When an employee is injured on the job and the employee’s request for workers’ compensation benefits is disputed, La. R.S. 23:1201.1 allows an employer to request a preliminary determination hearing (“PDH”) with the Office of Workers’ Compensation (“OWC”). If the workers’ compensation judge rules at the PDH that benefits are owed, the employer has ten days to comply with the judge’s ruling. The First Circuit recently ruled that an employer can find “safe harbor” if it technically complies with the rigorous deadlines of the statute, which if missed can have profound consequences, subjecting the employer to penalties and attorney fees.
In Kilbourne v. Dixon Correctional Institute, the court recently affirmed a ruling that found an employer complied with La. R.S. 23:1201.1 and could not be subject to penalties or attorney’s fees when it mailed the disputed workers compensation benefits within ten days of the judge’s ruling at the PDH. The ruling was affirmed even though the employee did not receive payment within ten days of the hearing.
The employer in Kilbourne stopped issuing weekly workers compensation benefits after two doctors found the claimant’s ongoing complaints were unrelated to the work accident and the claimant could return to full duty work. The employee then filed a disputed claim with the OWC and requested reinstatement of his benefits. He also requested an award of penalties and attorney’s fees because he claimed the employer’s suspension of indemnity benefits was arbitrary and capricious. The employer requested a PDH to address these issues.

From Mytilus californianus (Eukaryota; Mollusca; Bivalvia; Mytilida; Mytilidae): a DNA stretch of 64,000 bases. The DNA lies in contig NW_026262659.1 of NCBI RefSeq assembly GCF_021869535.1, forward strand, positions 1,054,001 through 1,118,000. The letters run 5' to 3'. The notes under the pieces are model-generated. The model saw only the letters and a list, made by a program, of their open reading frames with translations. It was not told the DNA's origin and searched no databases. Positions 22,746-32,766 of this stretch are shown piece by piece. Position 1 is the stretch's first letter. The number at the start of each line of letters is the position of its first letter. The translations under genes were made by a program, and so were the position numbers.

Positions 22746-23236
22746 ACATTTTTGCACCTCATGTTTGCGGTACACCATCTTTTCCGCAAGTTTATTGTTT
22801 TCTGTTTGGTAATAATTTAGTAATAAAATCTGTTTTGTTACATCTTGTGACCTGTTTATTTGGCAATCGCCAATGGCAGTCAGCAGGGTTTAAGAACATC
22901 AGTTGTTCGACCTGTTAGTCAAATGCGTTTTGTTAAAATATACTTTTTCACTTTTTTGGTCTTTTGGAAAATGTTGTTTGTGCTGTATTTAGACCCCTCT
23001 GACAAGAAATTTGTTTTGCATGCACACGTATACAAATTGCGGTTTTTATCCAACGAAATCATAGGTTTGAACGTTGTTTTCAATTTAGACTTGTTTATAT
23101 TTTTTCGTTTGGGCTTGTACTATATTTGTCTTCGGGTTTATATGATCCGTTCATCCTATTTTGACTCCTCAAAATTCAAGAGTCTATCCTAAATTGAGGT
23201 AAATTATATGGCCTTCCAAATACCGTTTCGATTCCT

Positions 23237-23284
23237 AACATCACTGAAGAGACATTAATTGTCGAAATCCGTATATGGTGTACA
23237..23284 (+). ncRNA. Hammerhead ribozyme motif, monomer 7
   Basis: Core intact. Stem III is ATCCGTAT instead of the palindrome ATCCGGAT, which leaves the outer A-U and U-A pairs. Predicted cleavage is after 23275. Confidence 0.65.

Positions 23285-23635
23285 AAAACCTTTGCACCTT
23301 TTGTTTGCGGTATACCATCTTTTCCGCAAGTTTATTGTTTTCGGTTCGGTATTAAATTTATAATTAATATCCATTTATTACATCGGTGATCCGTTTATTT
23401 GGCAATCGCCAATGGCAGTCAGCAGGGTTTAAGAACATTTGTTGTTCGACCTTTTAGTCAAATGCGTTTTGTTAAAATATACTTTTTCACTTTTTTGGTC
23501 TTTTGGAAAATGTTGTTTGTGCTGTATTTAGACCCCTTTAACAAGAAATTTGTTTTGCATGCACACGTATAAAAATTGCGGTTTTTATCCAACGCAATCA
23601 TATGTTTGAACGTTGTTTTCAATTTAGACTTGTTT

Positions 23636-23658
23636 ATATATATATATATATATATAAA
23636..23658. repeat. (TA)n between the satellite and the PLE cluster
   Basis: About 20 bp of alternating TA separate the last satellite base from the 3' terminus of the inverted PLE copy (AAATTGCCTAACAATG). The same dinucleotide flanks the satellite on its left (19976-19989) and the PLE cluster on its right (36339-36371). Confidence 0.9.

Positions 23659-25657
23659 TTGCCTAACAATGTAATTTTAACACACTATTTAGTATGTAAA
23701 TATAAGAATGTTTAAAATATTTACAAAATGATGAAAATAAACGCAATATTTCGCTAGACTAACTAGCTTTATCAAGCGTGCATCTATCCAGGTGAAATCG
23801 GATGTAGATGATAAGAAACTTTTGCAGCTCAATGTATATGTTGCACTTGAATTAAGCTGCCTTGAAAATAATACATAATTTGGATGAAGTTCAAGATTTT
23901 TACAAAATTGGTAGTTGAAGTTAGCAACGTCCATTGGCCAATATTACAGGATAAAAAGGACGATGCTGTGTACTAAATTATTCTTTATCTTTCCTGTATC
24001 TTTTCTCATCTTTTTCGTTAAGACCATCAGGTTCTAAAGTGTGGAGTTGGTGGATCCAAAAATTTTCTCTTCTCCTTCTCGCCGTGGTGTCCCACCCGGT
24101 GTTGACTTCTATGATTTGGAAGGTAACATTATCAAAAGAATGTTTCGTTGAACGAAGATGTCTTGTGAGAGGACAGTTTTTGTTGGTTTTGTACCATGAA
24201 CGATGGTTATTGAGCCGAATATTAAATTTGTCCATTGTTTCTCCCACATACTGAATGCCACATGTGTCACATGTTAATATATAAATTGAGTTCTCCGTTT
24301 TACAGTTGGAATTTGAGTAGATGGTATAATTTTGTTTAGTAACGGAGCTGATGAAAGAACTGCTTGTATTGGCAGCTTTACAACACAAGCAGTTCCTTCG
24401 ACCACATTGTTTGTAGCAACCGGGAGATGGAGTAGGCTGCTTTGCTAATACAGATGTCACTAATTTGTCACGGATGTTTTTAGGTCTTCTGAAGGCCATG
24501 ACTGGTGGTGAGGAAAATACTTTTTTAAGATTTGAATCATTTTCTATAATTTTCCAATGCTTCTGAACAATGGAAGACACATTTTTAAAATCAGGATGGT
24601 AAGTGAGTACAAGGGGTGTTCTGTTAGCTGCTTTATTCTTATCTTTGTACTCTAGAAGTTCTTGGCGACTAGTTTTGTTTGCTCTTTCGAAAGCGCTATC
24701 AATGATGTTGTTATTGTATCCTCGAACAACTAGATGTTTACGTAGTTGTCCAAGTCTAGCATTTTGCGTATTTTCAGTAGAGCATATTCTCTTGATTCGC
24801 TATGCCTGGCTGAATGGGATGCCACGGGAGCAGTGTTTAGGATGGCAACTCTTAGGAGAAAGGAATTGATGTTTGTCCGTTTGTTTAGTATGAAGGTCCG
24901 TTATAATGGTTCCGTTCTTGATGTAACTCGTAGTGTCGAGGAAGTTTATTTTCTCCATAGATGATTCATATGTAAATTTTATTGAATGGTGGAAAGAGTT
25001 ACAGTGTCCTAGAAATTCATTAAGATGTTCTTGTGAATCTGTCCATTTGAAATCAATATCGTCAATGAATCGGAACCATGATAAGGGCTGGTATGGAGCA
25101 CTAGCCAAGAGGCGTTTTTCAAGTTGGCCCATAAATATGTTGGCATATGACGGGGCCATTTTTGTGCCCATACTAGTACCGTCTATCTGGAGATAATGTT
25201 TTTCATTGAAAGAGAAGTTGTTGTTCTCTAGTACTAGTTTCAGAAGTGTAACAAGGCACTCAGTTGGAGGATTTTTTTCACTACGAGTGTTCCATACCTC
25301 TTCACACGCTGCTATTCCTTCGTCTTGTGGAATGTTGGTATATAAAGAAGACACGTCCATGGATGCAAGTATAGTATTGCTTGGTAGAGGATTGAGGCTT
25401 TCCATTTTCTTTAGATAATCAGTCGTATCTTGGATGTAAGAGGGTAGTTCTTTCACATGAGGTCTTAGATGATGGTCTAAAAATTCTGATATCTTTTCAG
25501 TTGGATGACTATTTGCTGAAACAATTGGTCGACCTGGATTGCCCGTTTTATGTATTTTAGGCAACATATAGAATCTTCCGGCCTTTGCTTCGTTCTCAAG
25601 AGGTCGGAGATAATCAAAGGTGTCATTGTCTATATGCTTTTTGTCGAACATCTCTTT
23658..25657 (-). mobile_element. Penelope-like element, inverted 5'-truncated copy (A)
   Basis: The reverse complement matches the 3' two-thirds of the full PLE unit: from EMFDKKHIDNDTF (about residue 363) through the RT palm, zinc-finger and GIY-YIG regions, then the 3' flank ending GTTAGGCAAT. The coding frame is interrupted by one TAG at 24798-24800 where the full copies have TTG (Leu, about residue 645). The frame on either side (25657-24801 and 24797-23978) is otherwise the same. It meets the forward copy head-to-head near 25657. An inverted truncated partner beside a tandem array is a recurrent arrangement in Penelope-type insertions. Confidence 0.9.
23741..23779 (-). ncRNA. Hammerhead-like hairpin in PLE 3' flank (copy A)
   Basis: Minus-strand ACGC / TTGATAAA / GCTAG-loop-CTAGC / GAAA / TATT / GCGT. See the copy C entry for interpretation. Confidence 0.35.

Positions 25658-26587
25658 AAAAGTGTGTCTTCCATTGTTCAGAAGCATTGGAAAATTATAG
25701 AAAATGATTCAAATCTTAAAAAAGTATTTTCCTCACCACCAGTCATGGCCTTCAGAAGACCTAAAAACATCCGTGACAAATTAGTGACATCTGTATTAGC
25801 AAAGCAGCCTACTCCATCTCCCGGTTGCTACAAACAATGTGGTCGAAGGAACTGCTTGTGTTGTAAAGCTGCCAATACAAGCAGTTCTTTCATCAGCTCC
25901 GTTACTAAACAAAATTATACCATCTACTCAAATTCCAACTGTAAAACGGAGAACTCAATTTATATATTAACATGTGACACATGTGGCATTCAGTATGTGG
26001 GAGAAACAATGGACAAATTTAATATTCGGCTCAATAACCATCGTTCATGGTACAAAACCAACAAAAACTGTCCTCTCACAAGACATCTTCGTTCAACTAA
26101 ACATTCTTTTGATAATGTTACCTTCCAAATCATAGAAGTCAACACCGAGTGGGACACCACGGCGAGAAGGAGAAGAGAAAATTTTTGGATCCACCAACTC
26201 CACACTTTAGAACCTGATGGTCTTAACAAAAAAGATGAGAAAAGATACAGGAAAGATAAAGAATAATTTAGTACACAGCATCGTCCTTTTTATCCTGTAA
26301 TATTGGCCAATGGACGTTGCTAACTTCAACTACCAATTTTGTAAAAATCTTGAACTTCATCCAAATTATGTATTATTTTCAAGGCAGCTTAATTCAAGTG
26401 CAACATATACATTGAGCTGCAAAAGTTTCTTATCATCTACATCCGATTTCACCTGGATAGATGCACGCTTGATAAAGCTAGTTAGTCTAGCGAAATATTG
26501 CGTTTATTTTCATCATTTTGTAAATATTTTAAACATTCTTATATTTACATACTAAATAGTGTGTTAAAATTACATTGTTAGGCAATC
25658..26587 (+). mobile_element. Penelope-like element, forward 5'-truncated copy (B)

The OWC judge issued a preliminary determination that although the employee was owed supplemental benefits from the date his payments of benefits stopped, the employer was not arbitrary and capricious in its decision to stop payment. Within ten days of the mailing of the PDH ruling, the employer issued and mailed benefit checks to the employee and filed a form with the OWC to provide notice the employer was paying the benefits. Nevertheless, the employee disagreed with the PDH ruling and the matter went to trial.
At trial, the employee argued that he should have received penalties, attorney fees, and interest on the back benefits paid after the PDH ruling. The employee argued the employer failed to comply with section 1201.1 because he did not receive the indemnity benefits until more than ten days after the PDH ruling. However, evidence showed the benefit payments were postmarked and mailed within ten days of the receipt of PDH ruling.
Accordingly, the trial court found that the employer was immune from an award of penalties and attorney fees pursuant to the “safe harbor” provision of section 1201.1. Interest also could not be owed on back pay when the employer complied with the statute. The First Circuit affirmed this decision on appeal. Although providing the claimant funds within 10 days of the PDH ruling remains the best practice for an employer, this ruling informs employers that they should find safe harbor from what could be significant penalties and attorney’s fees if they meet the technical requirements of the statute and mail their compliance with the judge’s ruling within ten days of the PDH.
Case Reference: Kilbourne v. Dixon Correctional Institute, 2022-0455,(La. App. 1 Cir. 11/4/22) ____So. 3d ___,2022 WL 16706951.